I can admit to you I am a girl of summer. I love my freedom from socks and shoes to wear fun, silly flip-flops. The sound of flip-flops flopping is music to my ears! I love 15 hours of sunlight and walking barefoot in the morning dew at 6 a.m., checking the garden’s progress. As I open the garden gate at dawn, you can hear my laying hens in the safety of their coop clucking, “Let us out! Let us out!” The Girls charge the coop door, look up at me for scraps from the garden, and happily waddle off in search of some good, just-bloomed sunflower seed and juicy bugs. In summer the morning sun gives ease to barn chores; no frozen water buckets to crack, no mittens to lose while tossing a flake of hay, no ice in the old barn doorway to swear at and slip on, no flashlights and fumbling in the dark. Oh, Summer — yes, with a capital “S”! Summer is my time to fish, to live, to chase and capture fireflies, watch the stars, wake to a choir of birds. Mother Nature and time march on to break my heart for my first love, Summer.
I have tried to halt Fall from his arrival year after year, ever since I was a little girl. If I could just hold the planets like Popeye in their May through August position, all would be good in my world. But alas, the calendar tells me it is time for the fall equinox this Wednesday, September 22. The September days are getting shorter in sunlight. The temps are dropping to a lower number on my Cabella’s Big Buck thermometer. Soon the geese will be flying over the big meadow, landing in the pond on their journey south (even the geese know fall is time to build up the frequent flyer miles and hit the skies. Vermont is no place to be at the end of fall).
At my age I have learned to embrace that which I cannot change. Hence, I have to admit fall can be a good thing. I have harvested big, pretty pumpkins from my garden! Last year I did not harvest even one pumpkin from the 54 pumpkin seedlings I started in my greenhouse. Summer 2009 was the summer of record rain and early blight in my gardening neck of the woods. This year I have a different pumpkin count: three — count ’em, three — big, fat, roly-poly pumpkins! I want to slap a bumper sticker onto my Pontiac that reads, “Proud parent of three huge pumpkins I grew myself!” I know, it’s silly, for goodness sake. My younger son is an honor student at his middle school, and I have not even given a second thought to pasting one of those tacky “My child is an honor student” on my bumper. That’s a bad thing, right?! Hmmm . . . all those parenting experts are saying my personal pride in my pumpkin-growing accomplishments is more important than my son’s educational accomplishments. Hmmmm. . . .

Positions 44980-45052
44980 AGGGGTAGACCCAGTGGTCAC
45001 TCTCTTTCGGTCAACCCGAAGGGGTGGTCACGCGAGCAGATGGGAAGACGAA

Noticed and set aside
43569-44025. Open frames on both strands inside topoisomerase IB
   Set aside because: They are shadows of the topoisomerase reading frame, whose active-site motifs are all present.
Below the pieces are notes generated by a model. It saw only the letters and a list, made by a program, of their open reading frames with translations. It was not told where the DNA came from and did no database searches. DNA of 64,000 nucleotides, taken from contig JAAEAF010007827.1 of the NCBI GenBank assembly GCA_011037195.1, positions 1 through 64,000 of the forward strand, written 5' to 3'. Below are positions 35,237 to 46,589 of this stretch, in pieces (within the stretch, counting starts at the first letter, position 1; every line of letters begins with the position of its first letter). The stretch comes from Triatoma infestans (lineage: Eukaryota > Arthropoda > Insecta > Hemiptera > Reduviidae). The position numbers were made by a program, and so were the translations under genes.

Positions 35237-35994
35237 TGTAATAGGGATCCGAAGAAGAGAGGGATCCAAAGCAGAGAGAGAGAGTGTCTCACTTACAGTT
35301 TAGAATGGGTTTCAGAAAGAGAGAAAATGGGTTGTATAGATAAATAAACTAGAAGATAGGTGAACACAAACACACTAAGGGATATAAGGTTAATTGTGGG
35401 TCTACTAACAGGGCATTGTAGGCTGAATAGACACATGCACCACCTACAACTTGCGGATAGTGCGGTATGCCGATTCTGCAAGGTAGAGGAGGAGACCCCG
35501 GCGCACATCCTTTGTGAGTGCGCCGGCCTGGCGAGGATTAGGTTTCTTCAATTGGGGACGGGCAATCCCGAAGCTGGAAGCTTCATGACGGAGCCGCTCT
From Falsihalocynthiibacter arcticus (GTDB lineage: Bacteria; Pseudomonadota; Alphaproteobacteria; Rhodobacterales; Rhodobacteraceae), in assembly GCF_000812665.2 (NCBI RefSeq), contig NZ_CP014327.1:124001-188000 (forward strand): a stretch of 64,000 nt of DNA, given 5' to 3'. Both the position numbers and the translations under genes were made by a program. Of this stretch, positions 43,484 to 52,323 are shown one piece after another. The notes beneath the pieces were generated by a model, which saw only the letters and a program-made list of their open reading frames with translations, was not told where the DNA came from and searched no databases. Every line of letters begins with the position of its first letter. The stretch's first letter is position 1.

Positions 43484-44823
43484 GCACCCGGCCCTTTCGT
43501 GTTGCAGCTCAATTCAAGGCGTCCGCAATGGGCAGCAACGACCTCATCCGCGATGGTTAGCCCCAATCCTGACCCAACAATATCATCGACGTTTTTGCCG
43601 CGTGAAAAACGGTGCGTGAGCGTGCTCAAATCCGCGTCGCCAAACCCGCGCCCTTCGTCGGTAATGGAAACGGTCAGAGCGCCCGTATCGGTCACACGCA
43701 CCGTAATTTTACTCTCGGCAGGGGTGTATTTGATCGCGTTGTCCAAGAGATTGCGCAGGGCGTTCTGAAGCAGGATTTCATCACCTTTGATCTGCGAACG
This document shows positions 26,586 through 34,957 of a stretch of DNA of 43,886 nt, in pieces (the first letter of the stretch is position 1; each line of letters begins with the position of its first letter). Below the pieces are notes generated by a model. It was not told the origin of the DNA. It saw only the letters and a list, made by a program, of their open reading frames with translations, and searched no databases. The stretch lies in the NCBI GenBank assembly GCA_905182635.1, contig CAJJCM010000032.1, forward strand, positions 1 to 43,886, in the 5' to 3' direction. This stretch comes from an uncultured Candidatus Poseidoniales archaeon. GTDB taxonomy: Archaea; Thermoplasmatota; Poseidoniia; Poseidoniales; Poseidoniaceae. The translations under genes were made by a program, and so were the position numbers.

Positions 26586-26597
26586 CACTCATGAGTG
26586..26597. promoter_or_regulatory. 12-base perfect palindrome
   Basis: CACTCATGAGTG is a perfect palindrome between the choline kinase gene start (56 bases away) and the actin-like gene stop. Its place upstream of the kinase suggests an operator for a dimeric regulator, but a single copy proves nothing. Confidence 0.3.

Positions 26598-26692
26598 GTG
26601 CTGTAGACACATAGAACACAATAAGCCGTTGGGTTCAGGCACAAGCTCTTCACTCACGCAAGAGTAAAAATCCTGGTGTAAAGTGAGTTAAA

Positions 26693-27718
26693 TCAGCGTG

Okay, I have another pumpkin confession to make. My secret is safe with you, right? I have one lone, last enormous pumpkin still to be cut from the vine and hauled crawling out of the garden fence. I am keeping it on the vine as long as I can, in hopes of a Weight Watchers’ ton weigh-in number on the scale. I have the poor thing captured under an old laundry basket and secured with livestock post. Friends come to visit and say, “Mel, why do you have an upside-down laundry basket outside the garden fencing?” I simply state three words with a scowl: “The damn chickens!” If I could put a black-and-white-striped jail suit on the orange orb, I would. If you keep chickens, I’m sure you are laughing, since you know the antics of chickens. If you are not lucky or foolish enough to raise chickens, you may be asking, why is there a need to imprison a pumpkin?
The last pumpkin on the vine is protected from the chickensLast year, after my failed pumpkin crop, I broke the bank with the purchase of five pumpkins. On a late Sunday evening, I displayed the orange globes proudly around our farm with scarecrows, gourds, and corn stalks on the front porch, one each side of the picket-fence entrance, others at the barn doors. Our little Red Barn Farm felt festive and rightly decorated for the fall harvest season. Red Barn Farm was the perfect postcard for an “I Love Vermont” visitors’ campaign.
by the laundry basket and livestock posts.
by the laundry basket and livestock posts.
The first day our farm was all decked out for fall, I left our homestead at 7 a.m. and returned at 6 p.m. from work. The farm looked perfectly dressed for the foliage season. I did a quick and proud inventory of my displays. The love-bird scarecrow couple were still holding hands. The cornstalks were still standing tall. The chickens were dancing about the property. The pumpkins were still in place. But . . . wait . . . something . . . was awry. I just couldn’t put my finger on it!
I was welcomed home in the driveway by my favorite hen, Henrietta. Henrietta is like a dog and runs to greet me every time she sees or hears me. Well, this evening Henrietta greeted me with an orange-pulp-covered beak. “Oh, no, Henry, you didn’t! No way, girl?” How could I decorate the farm with pumpkins and forget what chickens do to pumpkins? Yup, she and her flock beak-drilled and carved every single pumpkin with expertise in perfect circles, as if they had used a Martha Stewart pumpkin-carving template. Not only did my pumpkins look as if they had been shotgun targets, they were emptied of seeds. Large circles, medium circles, connected circles drilled to the pumpkin cores were not the work of neighbor teenagers on Cabbage Stock night. The design was not that of a handyman let loose with a new Dremel tool. No, it was the modern art of my dozen chickens. At that moment I just knew in my heart that our entry into the Vermont Tourism Bureau would be eliminated, disqualified.
The Buff Orphington (left) is asking the Barred Plymouth Rock (right) "Where are the pumpkin appetizers this year?"
— Maryellen Mahoney, Special Sales Account Manager